How Do You Cast Celebrities In An Anime Dub?
by Justin Sevakis,
When you cast a dub full of celebrities like Only Yesterday, how is that process different from casting a "regular" anime dub that uses the usual pool of actors?
Anime dubbing is a decidedly low-end affair when it comes to the entertainment business. Usually, there's not much time or money, and getting well-known actors in voice roles is just not on the radar. The goal is to get a dub done well, and cheaply, and quickly. To do that, the people in charge of casting dubs pick from a small list of people that they know can do the job and fit the roles.
But sometimes, albeit rarely, an anime publisher feels the need to go for broke, and cast some actual big names in the dub. The usual thinking behind this is that it's a way to get mainstream entertainment press to pay attention to the project. It's debatable whether that actually works. Anime fans largely don't seem to care -- they just want a good quality dub.
Since "stunt casting" a dub is usually a one-off affair, there's no process in place when it comes to finding celebrity voice talent. Often, the dub crew will get together and try to figure out who might have connections to recognizable names, and who might be up for a quick job that won't require any hair and makeup (or travel). The crew makes a short wish list of names, and they go down the list reaching out to agents to see if they're interested.
Stunt casting is exceedingly rare. Geneon, then called Pioneer Animation, once attempted it a few times, casting Kiefer Sutherland and Elizabeth Berkeley in Armitage III, Robert Loggia in their hacked up dub of the Dog of Flanders movie, and probably a few others. Disney, of course, casts household names in its dubs of Ghibli movies. But of the companies that (semi) regularly put out anime, only GKids makes a regular practice of it -- and having grown out of the New York Children's Film Festival, the organization is well connected within the higher echelons of the showbiz community.
There are a ton of reasons not to cast big stars in dubs. First of all, they're usually orders of magnitude more expensive than a "normal" voice actor. They know that lending their name to a production has financial value, and that their involvement is going to be used as marketing. Unless that actor is a big fan of the show and is doing it out of prestige (as was the case with several cast in the Studio Ghibli films), they're going to want to charge quite a premium for that.
More significantly, working live action actors can be very hard to pin down. Their availability is often blocked out for months and months at a time -- they'll spend six months in Toronto to shoot a TV show, another three to shoot an indie film in Georgia, and then spend four months doing a play. Getting them to agree to do a project any longer than a movie is nearly impossible -- they're simply not available. And even if they live in New York or LA, they're very often just never home.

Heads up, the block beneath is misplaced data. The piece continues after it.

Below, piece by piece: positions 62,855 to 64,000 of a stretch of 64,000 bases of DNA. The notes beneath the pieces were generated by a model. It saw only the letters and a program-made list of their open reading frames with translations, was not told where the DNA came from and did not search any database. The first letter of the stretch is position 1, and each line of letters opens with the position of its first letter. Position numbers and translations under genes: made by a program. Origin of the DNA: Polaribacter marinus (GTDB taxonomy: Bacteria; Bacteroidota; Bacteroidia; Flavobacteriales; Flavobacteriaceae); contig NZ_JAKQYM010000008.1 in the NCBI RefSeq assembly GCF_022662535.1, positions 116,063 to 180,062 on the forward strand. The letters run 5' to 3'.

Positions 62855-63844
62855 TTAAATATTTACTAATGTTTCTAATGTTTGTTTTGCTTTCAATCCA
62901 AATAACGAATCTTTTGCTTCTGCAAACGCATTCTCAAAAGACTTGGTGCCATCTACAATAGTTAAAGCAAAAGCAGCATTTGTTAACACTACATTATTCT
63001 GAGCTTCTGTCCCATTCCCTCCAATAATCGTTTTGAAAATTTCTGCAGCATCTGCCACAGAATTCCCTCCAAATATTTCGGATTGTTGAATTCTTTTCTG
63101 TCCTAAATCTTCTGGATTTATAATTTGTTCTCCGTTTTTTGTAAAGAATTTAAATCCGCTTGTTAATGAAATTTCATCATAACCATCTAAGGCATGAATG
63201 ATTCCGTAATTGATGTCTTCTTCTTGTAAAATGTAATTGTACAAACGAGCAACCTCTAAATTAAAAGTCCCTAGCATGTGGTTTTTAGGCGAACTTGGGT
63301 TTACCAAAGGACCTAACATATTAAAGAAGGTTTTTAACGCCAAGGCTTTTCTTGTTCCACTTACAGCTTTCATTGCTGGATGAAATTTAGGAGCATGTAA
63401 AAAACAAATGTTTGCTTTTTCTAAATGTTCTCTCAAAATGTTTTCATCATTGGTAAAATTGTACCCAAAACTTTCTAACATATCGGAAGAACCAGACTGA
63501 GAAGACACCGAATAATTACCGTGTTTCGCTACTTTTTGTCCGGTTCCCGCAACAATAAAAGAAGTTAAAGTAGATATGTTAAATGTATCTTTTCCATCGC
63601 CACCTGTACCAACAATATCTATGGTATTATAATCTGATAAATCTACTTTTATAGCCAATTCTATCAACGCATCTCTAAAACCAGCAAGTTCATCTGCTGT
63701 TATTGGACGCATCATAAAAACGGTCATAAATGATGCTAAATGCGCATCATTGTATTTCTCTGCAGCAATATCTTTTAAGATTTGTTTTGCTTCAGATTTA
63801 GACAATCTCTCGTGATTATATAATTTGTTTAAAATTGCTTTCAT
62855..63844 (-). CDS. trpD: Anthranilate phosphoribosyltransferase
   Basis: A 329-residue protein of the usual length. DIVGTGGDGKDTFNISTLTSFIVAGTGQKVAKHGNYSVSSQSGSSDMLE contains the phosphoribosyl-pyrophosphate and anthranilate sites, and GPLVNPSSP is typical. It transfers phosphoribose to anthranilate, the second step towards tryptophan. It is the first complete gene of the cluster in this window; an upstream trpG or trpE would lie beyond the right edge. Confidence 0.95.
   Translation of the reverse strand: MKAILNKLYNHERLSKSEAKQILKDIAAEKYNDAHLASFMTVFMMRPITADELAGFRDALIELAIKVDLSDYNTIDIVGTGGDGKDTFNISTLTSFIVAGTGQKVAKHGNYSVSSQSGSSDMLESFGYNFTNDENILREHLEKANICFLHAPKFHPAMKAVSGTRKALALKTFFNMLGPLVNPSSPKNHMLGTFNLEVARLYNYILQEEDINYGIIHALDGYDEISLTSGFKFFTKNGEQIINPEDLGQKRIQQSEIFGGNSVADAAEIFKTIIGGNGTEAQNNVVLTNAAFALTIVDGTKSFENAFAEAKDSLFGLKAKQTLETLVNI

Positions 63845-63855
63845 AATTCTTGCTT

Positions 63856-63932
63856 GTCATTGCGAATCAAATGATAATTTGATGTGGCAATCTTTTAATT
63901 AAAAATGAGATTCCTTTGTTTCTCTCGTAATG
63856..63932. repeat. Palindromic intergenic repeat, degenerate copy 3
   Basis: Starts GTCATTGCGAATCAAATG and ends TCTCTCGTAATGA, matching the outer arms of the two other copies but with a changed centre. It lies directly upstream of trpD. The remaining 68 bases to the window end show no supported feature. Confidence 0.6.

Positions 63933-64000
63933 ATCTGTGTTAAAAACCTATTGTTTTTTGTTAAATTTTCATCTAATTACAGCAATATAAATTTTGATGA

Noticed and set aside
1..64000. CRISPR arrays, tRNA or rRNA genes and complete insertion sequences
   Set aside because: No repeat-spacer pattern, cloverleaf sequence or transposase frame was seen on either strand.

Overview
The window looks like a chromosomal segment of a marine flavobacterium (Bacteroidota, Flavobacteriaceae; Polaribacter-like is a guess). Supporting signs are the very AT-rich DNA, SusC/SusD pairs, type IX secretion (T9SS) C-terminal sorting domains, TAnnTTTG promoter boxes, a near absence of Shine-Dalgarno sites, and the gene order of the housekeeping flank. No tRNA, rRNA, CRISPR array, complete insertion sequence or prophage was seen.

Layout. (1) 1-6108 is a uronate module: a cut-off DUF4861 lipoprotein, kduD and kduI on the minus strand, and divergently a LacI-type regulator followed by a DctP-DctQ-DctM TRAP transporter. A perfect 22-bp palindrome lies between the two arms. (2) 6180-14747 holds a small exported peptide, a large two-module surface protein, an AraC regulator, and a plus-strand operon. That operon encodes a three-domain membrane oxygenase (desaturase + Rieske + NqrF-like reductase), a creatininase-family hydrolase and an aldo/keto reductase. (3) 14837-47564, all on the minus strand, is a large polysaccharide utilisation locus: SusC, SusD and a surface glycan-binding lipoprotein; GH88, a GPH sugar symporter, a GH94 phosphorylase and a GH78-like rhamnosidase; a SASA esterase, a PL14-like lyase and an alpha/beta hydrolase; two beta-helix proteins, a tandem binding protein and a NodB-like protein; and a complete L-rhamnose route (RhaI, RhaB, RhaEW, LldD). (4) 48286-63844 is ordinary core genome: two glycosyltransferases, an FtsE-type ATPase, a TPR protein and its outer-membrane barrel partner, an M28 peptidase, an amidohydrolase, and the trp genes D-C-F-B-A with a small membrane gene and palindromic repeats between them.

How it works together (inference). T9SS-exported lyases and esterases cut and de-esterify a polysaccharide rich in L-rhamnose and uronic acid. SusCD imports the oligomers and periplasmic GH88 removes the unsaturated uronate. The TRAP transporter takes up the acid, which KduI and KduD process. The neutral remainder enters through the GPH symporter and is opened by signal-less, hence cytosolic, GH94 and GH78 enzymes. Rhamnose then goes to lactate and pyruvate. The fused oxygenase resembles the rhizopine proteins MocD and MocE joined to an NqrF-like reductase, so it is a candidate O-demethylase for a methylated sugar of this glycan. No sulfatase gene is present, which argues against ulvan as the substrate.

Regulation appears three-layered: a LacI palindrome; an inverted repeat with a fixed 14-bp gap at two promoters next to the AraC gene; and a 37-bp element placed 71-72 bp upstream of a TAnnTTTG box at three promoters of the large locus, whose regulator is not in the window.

Can on-screen actors even do voice acting? Some can, some can't. The vast majority are simply not used to dubbing work. Even though the process is very similar to ADR work on a live action project, the work of voice acting can be very unnatural to an actor who isn't used to it. Many genuinely great actors can turn in a very stiff voice performance unless a skilled director can really work with them to get them comfortable with the process. And that takes time. And money.
Even worse, some VERY big stars have attitudes. I've heard stories of one very major celebrity who refused to even attempt to match their character's lip flap, forcing the poor engineer to slice up a million takes to get a seamless performance that worked. Most major actors are just fine to work with, though. It's just that they're very expensive, and often not going to sell any more copies for having their name attached, which makes them of dubious value to anime dubbing.
As an aside, former hentai publisher Adult Source Media once dubbed a handful of hentai with the voices of well-known porn stars, such as Asia Carrera and Kobe Tai. That was obviously a very different era. I can't remember the last hentai that even GOT a dub. (And before you ask, I have no idea if those dubs were any good. I mean, how many hentai dubs were even listenable?)
Got questions for me? Send them in! The e-mail address, as always, is answerman (at!) animenewsnetwork.com.
Justin Sevakis is the founder of Anime News Network, and owner of the video production company MediaOCD. You can follow him on Twitter at @worldofcrap. Please note that he does not take question submissions via Twitter.
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